Chief executive officer of Nokia Corp. this week reaffirmed that the company will design smartphones again in the second half of 2016. Officially, the company only wants to develop hardware and leave production, distribution and selling to other. Still, for end users it will mean the return of Nokia smartphones.
“We will look for suitable partners,” said Rajeev Suri, CEO of Nokia, in an interview with Manager Magazin, reports Reuters news-agency. “Microsoft makes mobile phones. We would simply design them and then make the brand name available to license.”
Nokia sold its devices and services division to Microsoft Corp. in early 2014, but it retained its Nokia Technologies research and development division, which owns thousands of patents and employs hundreds of engineers worldwide. With intellectual property and development talent Nokia still has, the company is more than capable of designing a variety of mobile and consumer electronics products.
Back in November, 2014, Nokia introduced its own Intel Atom and Google Android-based Nokia N1 tablet, which is produced and sold by Foxconn Technology Group in China.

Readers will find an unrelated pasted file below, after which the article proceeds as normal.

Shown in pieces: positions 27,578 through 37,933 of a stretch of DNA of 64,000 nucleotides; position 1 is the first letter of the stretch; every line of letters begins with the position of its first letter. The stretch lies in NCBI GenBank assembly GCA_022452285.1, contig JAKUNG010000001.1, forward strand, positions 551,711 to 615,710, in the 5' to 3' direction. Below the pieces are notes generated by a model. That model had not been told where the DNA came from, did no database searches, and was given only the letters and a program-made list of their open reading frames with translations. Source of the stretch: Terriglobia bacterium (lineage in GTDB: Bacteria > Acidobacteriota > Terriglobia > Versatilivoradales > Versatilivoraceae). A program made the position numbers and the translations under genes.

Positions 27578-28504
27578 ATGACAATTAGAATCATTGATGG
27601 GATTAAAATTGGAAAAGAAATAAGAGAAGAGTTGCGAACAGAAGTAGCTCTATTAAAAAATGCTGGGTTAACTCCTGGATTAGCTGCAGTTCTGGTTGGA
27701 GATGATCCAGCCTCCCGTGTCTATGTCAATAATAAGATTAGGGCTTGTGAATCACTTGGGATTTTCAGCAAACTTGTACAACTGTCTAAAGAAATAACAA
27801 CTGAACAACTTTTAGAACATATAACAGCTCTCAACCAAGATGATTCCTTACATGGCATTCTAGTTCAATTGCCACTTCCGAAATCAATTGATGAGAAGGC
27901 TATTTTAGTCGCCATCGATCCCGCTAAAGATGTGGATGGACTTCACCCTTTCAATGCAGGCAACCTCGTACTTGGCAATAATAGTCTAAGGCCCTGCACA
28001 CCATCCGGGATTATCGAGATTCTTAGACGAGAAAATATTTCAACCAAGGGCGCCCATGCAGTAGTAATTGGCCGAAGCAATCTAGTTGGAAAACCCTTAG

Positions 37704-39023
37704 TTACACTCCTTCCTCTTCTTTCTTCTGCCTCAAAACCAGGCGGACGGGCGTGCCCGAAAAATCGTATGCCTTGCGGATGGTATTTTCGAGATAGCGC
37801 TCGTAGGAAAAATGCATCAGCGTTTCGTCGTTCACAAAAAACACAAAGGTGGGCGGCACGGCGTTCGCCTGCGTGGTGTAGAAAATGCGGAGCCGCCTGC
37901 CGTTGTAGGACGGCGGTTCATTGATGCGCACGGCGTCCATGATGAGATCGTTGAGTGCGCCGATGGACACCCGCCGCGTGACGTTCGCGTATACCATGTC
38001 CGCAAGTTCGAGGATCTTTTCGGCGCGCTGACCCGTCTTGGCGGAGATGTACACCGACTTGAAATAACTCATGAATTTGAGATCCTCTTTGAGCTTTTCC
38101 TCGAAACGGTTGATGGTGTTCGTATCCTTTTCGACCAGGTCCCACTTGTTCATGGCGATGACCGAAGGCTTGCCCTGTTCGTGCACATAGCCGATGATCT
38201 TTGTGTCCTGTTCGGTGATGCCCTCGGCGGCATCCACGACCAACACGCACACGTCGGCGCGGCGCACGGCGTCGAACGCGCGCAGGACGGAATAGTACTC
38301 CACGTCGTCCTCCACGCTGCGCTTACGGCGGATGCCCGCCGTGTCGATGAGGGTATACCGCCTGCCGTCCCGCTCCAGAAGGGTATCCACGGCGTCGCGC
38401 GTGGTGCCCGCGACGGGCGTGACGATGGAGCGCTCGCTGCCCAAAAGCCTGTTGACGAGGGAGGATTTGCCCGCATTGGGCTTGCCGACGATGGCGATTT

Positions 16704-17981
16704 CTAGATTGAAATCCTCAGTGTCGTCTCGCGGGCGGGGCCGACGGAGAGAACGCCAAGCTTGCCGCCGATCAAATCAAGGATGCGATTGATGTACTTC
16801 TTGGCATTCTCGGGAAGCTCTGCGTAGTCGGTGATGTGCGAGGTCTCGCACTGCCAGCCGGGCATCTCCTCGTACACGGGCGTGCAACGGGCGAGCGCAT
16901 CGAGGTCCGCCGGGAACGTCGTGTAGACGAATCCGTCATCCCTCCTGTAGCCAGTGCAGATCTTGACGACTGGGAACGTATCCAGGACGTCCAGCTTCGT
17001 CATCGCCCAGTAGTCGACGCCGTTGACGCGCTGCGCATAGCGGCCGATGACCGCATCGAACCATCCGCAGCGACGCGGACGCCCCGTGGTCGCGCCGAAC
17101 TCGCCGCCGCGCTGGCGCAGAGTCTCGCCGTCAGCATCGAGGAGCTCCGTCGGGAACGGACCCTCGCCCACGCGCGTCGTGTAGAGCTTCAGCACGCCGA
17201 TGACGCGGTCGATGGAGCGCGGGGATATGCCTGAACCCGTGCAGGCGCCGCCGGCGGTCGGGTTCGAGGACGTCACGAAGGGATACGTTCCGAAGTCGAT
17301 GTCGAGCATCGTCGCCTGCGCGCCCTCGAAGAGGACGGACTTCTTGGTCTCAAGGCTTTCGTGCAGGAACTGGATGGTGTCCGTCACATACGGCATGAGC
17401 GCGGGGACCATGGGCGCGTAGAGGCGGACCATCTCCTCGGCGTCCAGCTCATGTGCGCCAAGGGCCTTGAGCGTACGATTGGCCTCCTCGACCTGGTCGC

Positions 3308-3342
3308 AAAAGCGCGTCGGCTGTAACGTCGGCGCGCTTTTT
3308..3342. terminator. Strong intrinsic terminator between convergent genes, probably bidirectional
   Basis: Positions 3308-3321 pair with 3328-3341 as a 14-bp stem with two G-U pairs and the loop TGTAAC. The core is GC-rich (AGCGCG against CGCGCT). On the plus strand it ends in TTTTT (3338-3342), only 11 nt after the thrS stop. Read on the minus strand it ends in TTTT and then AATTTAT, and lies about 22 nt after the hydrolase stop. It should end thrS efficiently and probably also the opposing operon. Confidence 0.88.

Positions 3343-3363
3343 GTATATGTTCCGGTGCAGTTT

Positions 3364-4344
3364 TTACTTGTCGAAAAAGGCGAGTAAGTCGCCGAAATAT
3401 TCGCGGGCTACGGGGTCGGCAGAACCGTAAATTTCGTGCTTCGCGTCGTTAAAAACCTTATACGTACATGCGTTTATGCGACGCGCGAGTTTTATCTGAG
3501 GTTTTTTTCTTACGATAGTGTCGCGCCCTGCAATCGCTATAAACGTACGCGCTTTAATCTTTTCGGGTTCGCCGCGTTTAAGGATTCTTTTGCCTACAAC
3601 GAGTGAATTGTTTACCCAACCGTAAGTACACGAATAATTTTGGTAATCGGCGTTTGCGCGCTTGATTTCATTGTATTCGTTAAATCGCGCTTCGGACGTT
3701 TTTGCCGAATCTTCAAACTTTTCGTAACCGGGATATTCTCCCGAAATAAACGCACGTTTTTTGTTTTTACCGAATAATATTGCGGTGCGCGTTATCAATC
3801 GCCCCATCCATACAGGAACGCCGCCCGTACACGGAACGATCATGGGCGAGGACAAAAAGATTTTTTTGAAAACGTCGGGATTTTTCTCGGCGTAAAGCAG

Under Nokia’s current business model, the company does not manufacture or sell any hardware, but licenses design, bill-of-materials, Z-Launcher software and other things to contract makers, who then handle production, distribution and sales.
The once world’s largest producer of mobile phones now wants to adopt its current business model to smartphones. The company plans to develop them, but leave production and selling to other. While the company officially has no ambitions to become a supplier of devices, its CEO admits that a more aggressive business model could be considered.
“But of course we would be able to attack, otherwise we would immediately drop this [idea],” said Mr. Suri.
In general, chief executive of Nokia once again re-affirmed what the company’s executives have been talking about for months: the company is going to return to the market of smartphones at some point in the future.
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KitGuru Says: The biggest question is whether Nokia has plans to become a supplier of handsets eventually once again. Such move is logical because it needs to monetize its patents in different fields. However, revealing such plans before you want to try to license designs makes absolutely no sense.